Can Novak Djokovic Upset Rafa Nadal in The US Open Final?

Ian DorwardCorrespondent ISeptember 12, 2010

NEW YORK - SEPTEMBER 11:  Novak Djokovic of Serbia celebrates defeating Roger Federer of Switzerland to win his men's singles semifinal match on day thirteen of the 2010 U.S. Open at the USTA Billie Jean King National Tennis Center on September 11, 2010 in the Flushing neighborhood of the Queens borough of New York City.  (Photo by Al Bello/Getty Images)
Al Bello/Getty Images

As Novak Djokovic hit a backhand wide, it brought up two match points for Roger Federer. The headlines were already being written – another Grand Slam final between the two greatest players in the world today. The scene was set, the script was being written. Although nobody seemed to have told Djokovic. The first match point was saved with an excellent drive volley, the second with a magnificent forehand down the line. He held his serve, broke Federer in the next game, and was able to serve out for the match.

So a relatively unexpected US Open Final. Many were predicting a repeat of the 2008 final between Roger Federer and Andy Murray – the two best players on hard courts. However, Novak Djokovic and Rafa Nadal is an enticing prospect for any tennis fan. Nadal has the opportunity to complete the career Grand Slam at the age of only 24. Djokovic is looking for his first Grand Slam title since Australia over two years ago. The bookmakers make Nadal a big favourite. But can Djokovic pull off the upset?

The statistics would suggest that he could. The pair have met 21 times since their first meeting at the French Open back in 2006, with Nadal holding a 14-7 winning record. It seems convincing enough. However, Djokovic has won each of the last three meetings between the two. Although, they all came in the latter part of last year, when Nadal was struggling on his return from injury and his mind was on other matters off the court.

Nine of Nadal’s victories over Djokovic have come on clay, where Nadal is all but unbeatable. Despite this, Djokovic pushed him all the way in their last meeting on the surface, when he eventually fell short, losing 11-9 in a final set tie-break. So, if we exclude these meetings on clay, Djokovic has a 7-5 winning record on other surfaces. On hard courts alone, Djokovic has only lost twice to Nadal, winning all his other seven contests. The first of those defeats was in their first meeting back in early 2007; the other was in the semi-final of the Olympic Games in Beijing.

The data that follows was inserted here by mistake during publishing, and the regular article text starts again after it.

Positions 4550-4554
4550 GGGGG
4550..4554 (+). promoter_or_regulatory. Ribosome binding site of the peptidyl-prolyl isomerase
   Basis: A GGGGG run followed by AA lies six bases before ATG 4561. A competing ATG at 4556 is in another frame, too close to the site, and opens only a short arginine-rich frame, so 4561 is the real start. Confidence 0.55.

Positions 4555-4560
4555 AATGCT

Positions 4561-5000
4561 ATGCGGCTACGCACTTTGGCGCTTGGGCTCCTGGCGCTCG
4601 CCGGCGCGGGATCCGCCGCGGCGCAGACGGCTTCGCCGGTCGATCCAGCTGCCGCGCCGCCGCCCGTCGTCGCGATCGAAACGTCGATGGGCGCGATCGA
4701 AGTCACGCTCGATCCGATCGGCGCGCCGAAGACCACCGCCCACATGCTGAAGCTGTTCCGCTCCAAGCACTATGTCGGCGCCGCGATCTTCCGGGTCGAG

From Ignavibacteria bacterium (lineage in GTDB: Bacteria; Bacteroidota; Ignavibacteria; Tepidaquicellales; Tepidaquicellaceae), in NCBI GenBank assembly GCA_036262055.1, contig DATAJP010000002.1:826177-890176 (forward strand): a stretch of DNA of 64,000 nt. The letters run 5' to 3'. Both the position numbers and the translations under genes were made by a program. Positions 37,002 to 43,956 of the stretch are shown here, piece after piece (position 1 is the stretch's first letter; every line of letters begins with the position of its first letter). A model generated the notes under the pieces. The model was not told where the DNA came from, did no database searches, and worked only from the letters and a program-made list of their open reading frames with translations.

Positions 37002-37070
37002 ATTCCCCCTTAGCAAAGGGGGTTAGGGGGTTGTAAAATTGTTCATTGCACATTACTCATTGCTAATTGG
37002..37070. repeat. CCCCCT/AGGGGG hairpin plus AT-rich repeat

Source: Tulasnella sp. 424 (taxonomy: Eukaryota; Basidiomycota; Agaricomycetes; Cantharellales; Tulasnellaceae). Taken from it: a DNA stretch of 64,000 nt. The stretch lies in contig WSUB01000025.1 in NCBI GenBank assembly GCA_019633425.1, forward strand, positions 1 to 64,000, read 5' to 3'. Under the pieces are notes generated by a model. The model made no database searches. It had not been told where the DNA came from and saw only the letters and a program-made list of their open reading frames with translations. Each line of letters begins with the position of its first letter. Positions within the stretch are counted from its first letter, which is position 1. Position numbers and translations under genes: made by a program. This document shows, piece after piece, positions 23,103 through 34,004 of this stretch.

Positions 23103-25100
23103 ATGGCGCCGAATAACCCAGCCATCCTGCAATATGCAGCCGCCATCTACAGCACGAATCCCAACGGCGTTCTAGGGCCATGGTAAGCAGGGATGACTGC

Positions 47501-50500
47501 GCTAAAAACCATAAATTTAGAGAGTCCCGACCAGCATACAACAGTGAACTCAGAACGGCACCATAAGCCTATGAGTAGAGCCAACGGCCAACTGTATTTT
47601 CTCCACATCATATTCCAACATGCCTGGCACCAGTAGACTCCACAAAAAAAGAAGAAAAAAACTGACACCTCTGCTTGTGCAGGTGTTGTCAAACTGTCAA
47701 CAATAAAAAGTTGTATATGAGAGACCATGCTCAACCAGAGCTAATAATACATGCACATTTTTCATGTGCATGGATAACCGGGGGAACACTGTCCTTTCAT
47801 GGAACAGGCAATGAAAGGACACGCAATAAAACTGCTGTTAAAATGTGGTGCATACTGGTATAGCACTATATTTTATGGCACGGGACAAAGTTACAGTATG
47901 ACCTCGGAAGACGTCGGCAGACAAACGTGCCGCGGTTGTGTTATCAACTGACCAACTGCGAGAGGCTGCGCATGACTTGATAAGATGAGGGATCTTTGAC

Following his epic five set victory over Roger Federer, Djokovic admitted to being tired. “I am tired. There’s no secret about that. For four sets, I've been quite OK. Fifth set was very intense, mentally and physically, and it took a lot out of me.” When told of the possibility of rain on Sunday, he joked, “I don’t know the rituals, how to invite the rain. An extra day would be great.” Whatever he did last night, he has got his wish. As the heavens opened, Djokovic must have been smiling, as he gained an extra 24 hours to recover and prepare himself.

However, despite losing four sets to Nadal’s zero throughout the tournament so far, he has actually only been on court just over an hour longer than the Spaniard. But the mental pressure that has been placed on him has been far greater. Less than two weeks ago, he looked to be crashing out at the first hurdle. Two sets to one down, and down a break in the fourth set against Victor Troicki, he was struggling with his game and the heat. He dug deep and squeaked through the match. Since then, he has been impressive, dispatching home favourite James Blake in straight sets, the in-form Mardy Fish, and the unpredictable Gael Monfils, before his moment of truth against Federer.

It is important to bear in mind that it is less than a month since Nadal survived match points against Julien Benneteau, and crashed out the following day to Marcos Baghdatis. However, we must also remember that he may have been using these matches to test out new shots and strategies. We have seen him add pace to his serves in this US Open, and has been rewarded with only two breaks of his serve this tournament. He has also been hitting his forehand much flatter and it is far more penetrating now on this surface.

Djokovic has been returning well so far though, and Nadal will likely get less free points on his serve as he has thus far. Also, on hard courts in particular, Nadal is vulnerable to big hitters, who can hit through him, and good movers, who are able to return a lot of balls into play. The worry is that an in-form Djokovic is both of these. He has hit more forehand winners, and more than double the number of backhand winners than Nadal this week. He is one of the worst match-ups for Nadal on the tour. And this should make it an intriguing final.

People will point to the fact that Federer made a huge number of unforced errors last night. But as he admitted, Djokovic’s game forced him to make the errors, by hitting closer to the lines. He will do the same to Nadal.

The Spaniard is quite rightly the favourite in this final. He has a 4-0 winning record against the Serb in finals, and is the best player on the planet right now. The motivation of completing the Grand Slam will be a major driving force. But he comes up against one of the few men who can stand up against him, and seriously worry him. Without the rain delay, Nadal would have had the fitness edge. But the rain has given Djokovic an extra advantage. Now he may feel that the signs are right for him to pull off the upset, and prove himself worthy to be mentioned alongside the likes of Federer and Nadal.